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Thursday Round-Up: K.J. Wright Names A Seahawks Player To Watch 

Good afternoon, 12s.

Here's a look at what's "out there" for today - Thursday, August 2 - about your Seattle Seahawks:

Wright: "I’ve been saying this since OTAs: No. 33. Tedric Thompson. T-2."

K.J. Wright recently joined Seahawks.com's 'Driving With Gee' video series and the Seahawks Pro Bowl linebacker hit on a variety of topics during the 20-minute drive from the conclusion of training camp at Virginia Mason Athletic Center to his nearby home. Wright talked about his relationship with fellow Pro Bowl linebacker Bobby Wagner, how he balances time between football and family, and even showed a bit of his musical personality by taking part in an impromptu car karaoke session to close the interview.

At one point during the car ride, host Gee Scott asks Wright to name a Seahawks player who fans might not yet know about, but who could potentially excel this upcoming season. Here's what Wright had to say:

“I’ve been saying this since OTAs: No. 33. Tedric Thompson. T-2," he said. "I’ve been saying it, man. We’ll see. Preseason is around the corner, live action. We’ll see. I’m like a scout, man. When I retire I might have to be a GM because I know it when I see it. I saw it last year when he was just killing on scout team and he’s just fast. He comes to me, he’ll be like ‘K.J., if you see something in me, let me know.’ He’s fiending for that information from the vets because we’ve played a while, so he knows that he can come to us and we’re going to help him out. That’s good. That’s all I’m saying. I’m sticking with it."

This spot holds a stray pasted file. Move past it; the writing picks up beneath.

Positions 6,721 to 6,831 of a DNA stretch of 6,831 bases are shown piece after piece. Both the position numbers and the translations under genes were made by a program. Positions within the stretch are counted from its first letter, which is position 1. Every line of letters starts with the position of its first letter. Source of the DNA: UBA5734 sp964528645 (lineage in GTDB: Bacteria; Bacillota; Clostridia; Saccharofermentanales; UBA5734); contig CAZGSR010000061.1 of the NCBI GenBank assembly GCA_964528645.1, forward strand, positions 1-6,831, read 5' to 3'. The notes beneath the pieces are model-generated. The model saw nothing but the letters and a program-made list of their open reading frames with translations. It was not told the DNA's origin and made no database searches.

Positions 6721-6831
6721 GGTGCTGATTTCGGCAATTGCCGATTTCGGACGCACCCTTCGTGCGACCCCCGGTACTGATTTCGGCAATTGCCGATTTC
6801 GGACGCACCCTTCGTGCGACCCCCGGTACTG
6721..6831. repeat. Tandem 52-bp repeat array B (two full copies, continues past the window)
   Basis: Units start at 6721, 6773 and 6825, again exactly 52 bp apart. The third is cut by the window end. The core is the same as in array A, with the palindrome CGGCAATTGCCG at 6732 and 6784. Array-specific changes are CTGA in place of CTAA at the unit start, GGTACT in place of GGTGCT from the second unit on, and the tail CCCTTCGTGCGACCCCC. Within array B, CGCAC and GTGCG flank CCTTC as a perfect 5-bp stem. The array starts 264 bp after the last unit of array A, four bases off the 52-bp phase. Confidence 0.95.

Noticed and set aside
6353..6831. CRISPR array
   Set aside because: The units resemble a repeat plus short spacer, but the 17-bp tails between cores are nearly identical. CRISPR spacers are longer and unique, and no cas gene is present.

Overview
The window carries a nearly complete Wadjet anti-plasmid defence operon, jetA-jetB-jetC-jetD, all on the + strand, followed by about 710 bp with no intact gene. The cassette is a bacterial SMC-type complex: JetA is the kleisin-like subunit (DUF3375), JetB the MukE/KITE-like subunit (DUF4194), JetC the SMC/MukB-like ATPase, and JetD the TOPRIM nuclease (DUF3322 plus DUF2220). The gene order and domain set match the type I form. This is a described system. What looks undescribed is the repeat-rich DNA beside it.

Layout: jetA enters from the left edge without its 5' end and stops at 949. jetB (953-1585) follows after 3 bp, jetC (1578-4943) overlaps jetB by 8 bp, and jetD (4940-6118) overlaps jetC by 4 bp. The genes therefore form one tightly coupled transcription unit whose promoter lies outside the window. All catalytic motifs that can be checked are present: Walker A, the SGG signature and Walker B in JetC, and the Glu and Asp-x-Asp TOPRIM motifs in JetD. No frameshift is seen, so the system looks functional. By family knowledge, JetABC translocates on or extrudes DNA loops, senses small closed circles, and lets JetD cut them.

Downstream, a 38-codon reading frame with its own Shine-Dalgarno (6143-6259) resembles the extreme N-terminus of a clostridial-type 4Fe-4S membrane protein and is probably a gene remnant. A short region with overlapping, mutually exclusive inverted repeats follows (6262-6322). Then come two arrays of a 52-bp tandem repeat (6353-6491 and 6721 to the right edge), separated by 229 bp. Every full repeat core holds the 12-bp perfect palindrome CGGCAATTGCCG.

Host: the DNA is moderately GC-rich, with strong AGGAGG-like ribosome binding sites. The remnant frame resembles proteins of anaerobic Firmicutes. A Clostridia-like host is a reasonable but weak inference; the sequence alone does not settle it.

Wright's full 'Driving With Gee' video is embedded for you above.

Social Post Of The Day

Today's 'Social Post of the Day' comes from Seahawks head coach Pete Carroll, who can't wait to see fans fill CenturyLink Field next Thursday night. Tickets for Seattle's preseason opener are available right here.

More From Around The Web

Here at Seahawks.com, digital media reporter John Boyle answers fans' training camp questions in his latest Twitter mailbag, touching on the running back competition and much more.

Seattle signed offensive lineman J.R. Sweezy on Wednesday and made a couple more roster moves prior to the start of Thursday's practice.

Bob Condotta at the Seattle Times offers one thought on each Seahawks position group through the first week of training camp.

A high school assistant principal helped put Seahawks linebacker Barkevious Mingo on the path to the NFL.

Gregg Bell at the Tacoma News Tribune profiles former Navy quarterback Keenan Reynolds, who's looking to stick at wide receiver for the Seahawks.

The Pro Football Hall of Fame's Class of 2018 will be enshrined in Canton, Ohio this weekend, and in honor of the event ESPN's NFL experts debate whether other candidates should be in or out, including Hall of Fame thoughts on former Seattle running back Marshawn Lynch.

NFL.com picks the most-deserving Hall of Fame candidate from each NFC team, making the case for running back Ricky Watters when it comes to the Seahawks:

_We could have placed Watters in the 49ers' or Eagles' sections. But he played the longest in Seattle. And had it not been for the combination of a shoulder injury early in the 2001 season and an ankle injury late in the year -- plus a more-than-ready Shaun Alexander to take his place -- Watters would probably already be in the Hall of Fame. By that point, he had played nine full seasons in the league. His best years were arguably in Seattle, where he rushed for 1,200 yards or more in each of his first three seasons. Watters was an equally adept receiver, catching 467 passes over the course of his career, averaging over 9 yards per catch (an impressive total for a running back). While Watters is 25th in career yards from scrimmage, remember that his career was bookended by injuries. He missed his entire rookie season and played in only five games during that final year. And yet, Watters was still going strong, tallying six 1,000-yard seasons in a row before missing time during his swan-song 2001 campaign. Plenty of folks in the football business feel Watters deserves more acclaim.

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